Re: Telecommuters: laptop or desktop?

Subject: Re: Telecommuters: laptop or desktop?
From: Sandy Harris <pashley -at- storm -dot- ca>
To: "TECHWR-L" <techwr-l -at- lists -dot- raycomm -dot- com>
Date: Tue, 30 Jul 2002 10:43:26 -0400

Jeffrey Osier-Mixon wrote:
> Question for telecommuters, particularly contractors who visit customer
> sites on occasion---do you use/prefer a desktop machine or a laptop with
> docking station?

> My favorite option, of course, is a solid desktop machine at home
> attached to all of the peripherals I have accumulated, and a desktop (or
> tablet PC, whee) to take to customer sites, but I don't know if I can
> afford both.

Consider a cheap used laptop. There are plenty of machines on the
market that are perfectly adequate for many tasks. I recently paid under
$1000 for a laptop with good 15" 1024x768 screen, P II 366 and 256 megs.
You can get a more limited machine for $200.

> Extra question: for those who buy or build their own equipment, would
> you recommend I go out and spend for a pre-built (Dell or similar and
> bask in the warranty), or save at least 50% by building my own? This
> obviously applies to desktops only.

[The following is not unbiased; I've worked in various computer shops.]

I doubt you'd save 50%, or even close to it.

Find a good PC shop in your area. They'll beat Dell or Compaq prices
by a fair bit, be more willing to customize for your requirements,
and offer local service. The only trick is finding the good ones,
and the only way to do that is to ask around among your technical
friends. Look for a company that has been in business for a while
and has happy customers. Avoid the ones whose main sales pitch is
super-low prices; they may use inferior parts, or may go out of

Such companies will be pretty flexible about selling you partial
systems and you might save a few bucks by shopping around, here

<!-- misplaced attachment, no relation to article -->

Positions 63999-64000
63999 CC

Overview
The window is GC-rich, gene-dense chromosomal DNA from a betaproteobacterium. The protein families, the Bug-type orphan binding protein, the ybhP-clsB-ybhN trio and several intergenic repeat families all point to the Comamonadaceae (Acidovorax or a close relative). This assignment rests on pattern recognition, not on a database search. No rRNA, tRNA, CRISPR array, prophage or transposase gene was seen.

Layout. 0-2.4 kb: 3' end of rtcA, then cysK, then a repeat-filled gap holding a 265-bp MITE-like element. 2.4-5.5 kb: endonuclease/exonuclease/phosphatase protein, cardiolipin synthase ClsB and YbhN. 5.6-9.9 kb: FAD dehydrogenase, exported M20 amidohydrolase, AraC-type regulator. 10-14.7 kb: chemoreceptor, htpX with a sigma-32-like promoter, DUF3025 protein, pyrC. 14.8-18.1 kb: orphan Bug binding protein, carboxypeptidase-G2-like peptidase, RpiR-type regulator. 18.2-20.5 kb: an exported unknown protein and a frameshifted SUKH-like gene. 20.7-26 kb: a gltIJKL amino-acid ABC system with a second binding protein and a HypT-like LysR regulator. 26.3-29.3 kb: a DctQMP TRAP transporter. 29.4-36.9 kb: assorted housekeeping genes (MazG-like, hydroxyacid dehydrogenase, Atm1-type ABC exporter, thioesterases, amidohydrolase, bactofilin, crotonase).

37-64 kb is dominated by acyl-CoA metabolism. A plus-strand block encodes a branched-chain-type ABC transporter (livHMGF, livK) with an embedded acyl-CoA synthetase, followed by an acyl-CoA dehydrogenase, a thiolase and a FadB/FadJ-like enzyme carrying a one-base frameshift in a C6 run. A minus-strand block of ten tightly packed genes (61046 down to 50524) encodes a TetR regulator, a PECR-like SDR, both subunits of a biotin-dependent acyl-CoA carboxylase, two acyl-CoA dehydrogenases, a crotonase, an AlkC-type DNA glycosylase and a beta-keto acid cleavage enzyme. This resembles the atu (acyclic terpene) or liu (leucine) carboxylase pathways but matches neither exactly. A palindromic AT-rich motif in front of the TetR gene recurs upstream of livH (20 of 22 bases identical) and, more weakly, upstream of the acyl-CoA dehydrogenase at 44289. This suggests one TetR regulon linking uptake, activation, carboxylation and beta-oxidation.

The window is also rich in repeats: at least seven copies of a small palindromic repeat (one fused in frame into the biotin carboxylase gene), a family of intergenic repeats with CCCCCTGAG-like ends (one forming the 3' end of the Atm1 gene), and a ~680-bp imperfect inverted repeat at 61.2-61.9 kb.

a video card, there a disk drive, ... Of course, just telling
shop A that shop B offers that part for $25 less may induce
them to match the price.

Something I've seen far too often is the idiot obsessed with
saving money who buys, say, a CPU from me, memory across the
street ($10 cheaper), motherboard across town ($15), puts it
together and finds it doesn't work. He brings it to me,
claiming warranty problems. I groan, and give it to our
technician, who pops the CPU into another board and says its
fine. I hand the CPU back and quote a rate for technician
time for any further work. Idiot storms out, cursing me for
lousy service, off to bother the guys who sold him other
parts, waste their technicians' time too.

Of course, that isn't the worst case. What if the CPU goes
up in smoke? If it was a defective part, I should replace
it on warranty, but what if a motherboard defect or an
error in the assembly blew it up? How can you tell which
it was?

He saved $25 by buying the pieces in three different
stores. He'd have been far better off paying the extra
few $ for an assembled tested board/CPU/RAM subsystem
at any of the three. That, I can warranty.

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Telecommuters: laptop or desktop?: From: Jeffrey Osier-Mixon

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